The Art of Content: Putting Creation Before Audience


In recent discussions about content strategy, a revelation struck me like a lightning bolt—most of us are approaching content creation the wrong way. Whether it’s our social profiles, business endeavors, or artistic pursuits, there’s a common misstep that’s hindering our creative potential. Let’s dive into the heart of the matter and explore why, in the realm of art, the audience often comes last.

The Artistic Paradigm

Art, in its purest form, is a deeply personal expression. Whether you’re a painter, a musician, or a business professional seeking improvement, the act of creation is, at its core, an artistic endeavor. It’s about pouring your essence into something that resonates with your own vision and values.

Creating for Oneself

When artists embark on a project, the audience isn’t the primary consideration. The creation is a manifestation of the artist’s inner world, a canvas on which their thoughts, emotions, and ideas come to life. It’s an act of self-expression, a journey of authenticity.

The Unexpected Benefit

Surprisingly, the paradox is that when you create something truly for yourself, you often end up delivering the best possible experience for the audience. The authenticity, passion, and genuine connection embedded in the creation have a magnetic effect on those who engage with it.

The Pitfalls of External Validation

A common trap many fall into, myself included, is creating content with the sole intention of pleasing others. When the driving force behind your creation is external validation, it can lead to mediocrity and a disconnect between your true artistic potential and what reaches your audience.

The Commerce vs. Art Dilemma

It’s crucial to distinguish between art and commerce in content creation. When your focus shifts solely to creating content for others, you’re navigating the waters of commerce, not art. True art emanates from a place of authenticity and passion, transcending the boundaries of market trends and external expectations.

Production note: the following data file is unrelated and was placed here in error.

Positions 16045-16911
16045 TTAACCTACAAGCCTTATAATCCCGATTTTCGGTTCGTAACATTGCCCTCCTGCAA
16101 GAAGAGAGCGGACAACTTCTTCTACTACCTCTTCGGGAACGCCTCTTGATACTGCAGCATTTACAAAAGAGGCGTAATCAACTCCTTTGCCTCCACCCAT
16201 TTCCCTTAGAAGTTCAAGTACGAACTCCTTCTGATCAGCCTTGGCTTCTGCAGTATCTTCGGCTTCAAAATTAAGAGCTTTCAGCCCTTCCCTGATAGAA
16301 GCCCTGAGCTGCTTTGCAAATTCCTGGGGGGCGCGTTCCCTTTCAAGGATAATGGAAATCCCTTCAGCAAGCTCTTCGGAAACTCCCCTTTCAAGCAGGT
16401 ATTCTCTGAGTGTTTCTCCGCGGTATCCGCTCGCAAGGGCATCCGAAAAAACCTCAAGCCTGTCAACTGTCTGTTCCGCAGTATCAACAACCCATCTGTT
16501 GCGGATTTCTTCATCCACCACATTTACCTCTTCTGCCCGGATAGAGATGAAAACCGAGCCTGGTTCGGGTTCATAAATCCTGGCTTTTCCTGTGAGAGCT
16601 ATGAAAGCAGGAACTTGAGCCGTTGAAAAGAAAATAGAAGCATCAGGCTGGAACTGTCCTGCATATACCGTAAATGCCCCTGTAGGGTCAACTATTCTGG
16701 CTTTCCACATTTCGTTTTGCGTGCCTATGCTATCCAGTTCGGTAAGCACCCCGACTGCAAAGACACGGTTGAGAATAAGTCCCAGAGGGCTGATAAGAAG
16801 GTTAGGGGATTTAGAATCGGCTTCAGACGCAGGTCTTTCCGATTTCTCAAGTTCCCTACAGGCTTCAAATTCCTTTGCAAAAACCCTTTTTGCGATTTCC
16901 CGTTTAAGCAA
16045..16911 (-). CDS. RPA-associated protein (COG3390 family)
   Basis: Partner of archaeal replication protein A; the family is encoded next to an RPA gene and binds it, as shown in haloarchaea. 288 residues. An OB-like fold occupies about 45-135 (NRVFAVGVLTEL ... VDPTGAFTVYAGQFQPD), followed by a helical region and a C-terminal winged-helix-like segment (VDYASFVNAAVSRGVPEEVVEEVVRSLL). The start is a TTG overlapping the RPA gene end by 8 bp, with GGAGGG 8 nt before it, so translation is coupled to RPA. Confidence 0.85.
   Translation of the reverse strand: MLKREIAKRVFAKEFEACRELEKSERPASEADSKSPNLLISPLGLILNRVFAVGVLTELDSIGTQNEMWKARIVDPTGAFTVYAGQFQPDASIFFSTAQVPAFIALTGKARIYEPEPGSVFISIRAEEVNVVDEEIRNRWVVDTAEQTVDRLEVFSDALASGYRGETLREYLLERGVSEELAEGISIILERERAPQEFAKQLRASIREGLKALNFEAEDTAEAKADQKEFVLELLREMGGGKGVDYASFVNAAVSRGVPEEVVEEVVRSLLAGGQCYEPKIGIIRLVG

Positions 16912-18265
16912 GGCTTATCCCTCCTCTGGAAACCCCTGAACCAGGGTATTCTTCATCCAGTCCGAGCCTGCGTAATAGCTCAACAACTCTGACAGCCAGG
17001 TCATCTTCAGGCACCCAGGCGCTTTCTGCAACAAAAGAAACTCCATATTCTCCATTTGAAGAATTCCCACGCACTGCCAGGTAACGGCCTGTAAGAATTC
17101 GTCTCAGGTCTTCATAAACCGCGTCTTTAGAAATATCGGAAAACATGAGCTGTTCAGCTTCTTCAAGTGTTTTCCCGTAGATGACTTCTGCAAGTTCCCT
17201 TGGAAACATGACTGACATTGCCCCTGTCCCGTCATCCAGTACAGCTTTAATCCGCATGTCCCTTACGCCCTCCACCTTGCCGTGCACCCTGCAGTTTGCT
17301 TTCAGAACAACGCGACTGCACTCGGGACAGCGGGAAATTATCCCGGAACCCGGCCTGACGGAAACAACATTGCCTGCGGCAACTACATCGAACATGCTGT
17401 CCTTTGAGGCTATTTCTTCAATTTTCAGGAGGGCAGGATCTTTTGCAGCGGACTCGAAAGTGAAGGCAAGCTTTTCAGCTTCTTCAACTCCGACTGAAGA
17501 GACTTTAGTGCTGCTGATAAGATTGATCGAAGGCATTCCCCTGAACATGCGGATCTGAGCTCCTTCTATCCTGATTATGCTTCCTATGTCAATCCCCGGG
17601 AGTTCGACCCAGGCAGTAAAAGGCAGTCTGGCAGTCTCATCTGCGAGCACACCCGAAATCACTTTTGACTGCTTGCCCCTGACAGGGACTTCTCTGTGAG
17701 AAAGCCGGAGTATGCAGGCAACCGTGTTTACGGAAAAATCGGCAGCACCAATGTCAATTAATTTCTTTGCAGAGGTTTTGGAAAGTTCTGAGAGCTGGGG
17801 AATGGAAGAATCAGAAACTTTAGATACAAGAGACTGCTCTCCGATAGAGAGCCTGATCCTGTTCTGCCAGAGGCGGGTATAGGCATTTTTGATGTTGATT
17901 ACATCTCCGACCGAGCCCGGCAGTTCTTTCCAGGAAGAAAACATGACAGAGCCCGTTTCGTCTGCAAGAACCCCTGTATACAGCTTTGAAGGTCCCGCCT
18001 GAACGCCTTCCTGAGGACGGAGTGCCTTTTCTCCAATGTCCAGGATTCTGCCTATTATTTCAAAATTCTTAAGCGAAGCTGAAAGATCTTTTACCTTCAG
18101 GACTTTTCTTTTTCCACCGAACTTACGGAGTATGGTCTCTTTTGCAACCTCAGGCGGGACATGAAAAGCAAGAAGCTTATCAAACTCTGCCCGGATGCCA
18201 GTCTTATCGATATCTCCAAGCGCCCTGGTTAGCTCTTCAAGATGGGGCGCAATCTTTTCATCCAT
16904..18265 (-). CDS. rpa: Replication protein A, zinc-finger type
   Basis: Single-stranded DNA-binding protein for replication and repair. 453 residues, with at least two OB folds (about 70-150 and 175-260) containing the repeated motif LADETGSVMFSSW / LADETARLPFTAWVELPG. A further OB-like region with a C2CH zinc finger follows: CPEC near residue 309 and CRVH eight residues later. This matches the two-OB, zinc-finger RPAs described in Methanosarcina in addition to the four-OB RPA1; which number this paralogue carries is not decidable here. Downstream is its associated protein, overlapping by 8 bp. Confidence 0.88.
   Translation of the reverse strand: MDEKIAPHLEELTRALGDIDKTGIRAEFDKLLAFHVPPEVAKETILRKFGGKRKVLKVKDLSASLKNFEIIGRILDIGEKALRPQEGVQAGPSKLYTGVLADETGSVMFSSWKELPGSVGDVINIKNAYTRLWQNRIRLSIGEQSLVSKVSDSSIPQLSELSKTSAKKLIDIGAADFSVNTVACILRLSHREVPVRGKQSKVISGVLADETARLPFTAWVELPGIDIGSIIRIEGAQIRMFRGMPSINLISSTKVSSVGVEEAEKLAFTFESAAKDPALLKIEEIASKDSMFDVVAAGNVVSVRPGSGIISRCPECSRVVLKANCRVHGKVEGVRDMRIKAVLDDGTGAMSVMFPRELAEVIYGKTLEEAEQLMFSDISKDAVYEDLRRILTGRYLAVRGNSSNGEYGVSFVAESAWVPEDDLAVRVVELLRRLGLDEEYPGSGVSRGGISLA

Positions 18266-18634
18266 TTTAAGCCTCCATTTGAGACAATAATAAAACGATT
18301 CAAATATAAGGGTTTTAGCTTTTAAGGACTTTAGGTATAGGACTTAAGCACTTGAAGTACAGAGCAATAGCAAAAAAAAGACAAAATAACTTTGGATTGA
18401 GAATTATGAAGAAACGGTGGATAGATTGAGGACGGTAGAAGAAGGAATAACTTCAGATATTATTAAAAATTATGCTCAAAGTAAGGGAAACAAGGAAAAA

A Call to Self-Reflection

As I scrutinize my own content and observe the landscape of social media, I recognize a prevalent issue—content that falls below the bar of excellence. The realization dawns that this often occurs when creators lack genuine care for their creations, crafting content in the hopes that it will please an audience.

Striving for Improvement

Acknowledging this misstep is the first step toward improvement. It’s an admission that even my own creations have room for growth, and a commitment to be better. The journey towards elevated content begins with a shift in mindset—from creating for external approval to creating for the sheer joy of self-expression.

The Essence of True Artistry

In essence, the crux of the matter lies in understanding that true artistry thrives when the creator is immersed in the act of creation itself. It’s an intimate dance between the creator and their craft, a dance that, interestingly enough, leads to a more profound connection with the audience.

Beyond Good and Bad

Art defies the limitations of a simplistic “good” or “bad” judgment. It’s about authenticity, vulnerability, and the courage to express oneself freely. When authenticity becomes the driving force, the lines between artist and audience blur, fostering a deeper connection that transcends traditional notions of success.

Conclusion: Embracing the Artistic Journey

As we navigate the realms of content creation, let’s pause and reflect on our motives. Are we creating to check boxes for others, or are we engaging in a true act of artistic expression? The realization that the audience comes last in the hierarchy of creation doesn’t diminish their importance—it enhances it. For in creating for oneself, we inadvertently create for a broader, more appreciative audience. Let’s embark on this journey of self-discovery and artistic expression, redefining the way we approach content creation in our social, business, and personal spheres.

Note by the author: this blog was inspirted by the teachings of Rick Rubin and his book, the Creative Act.

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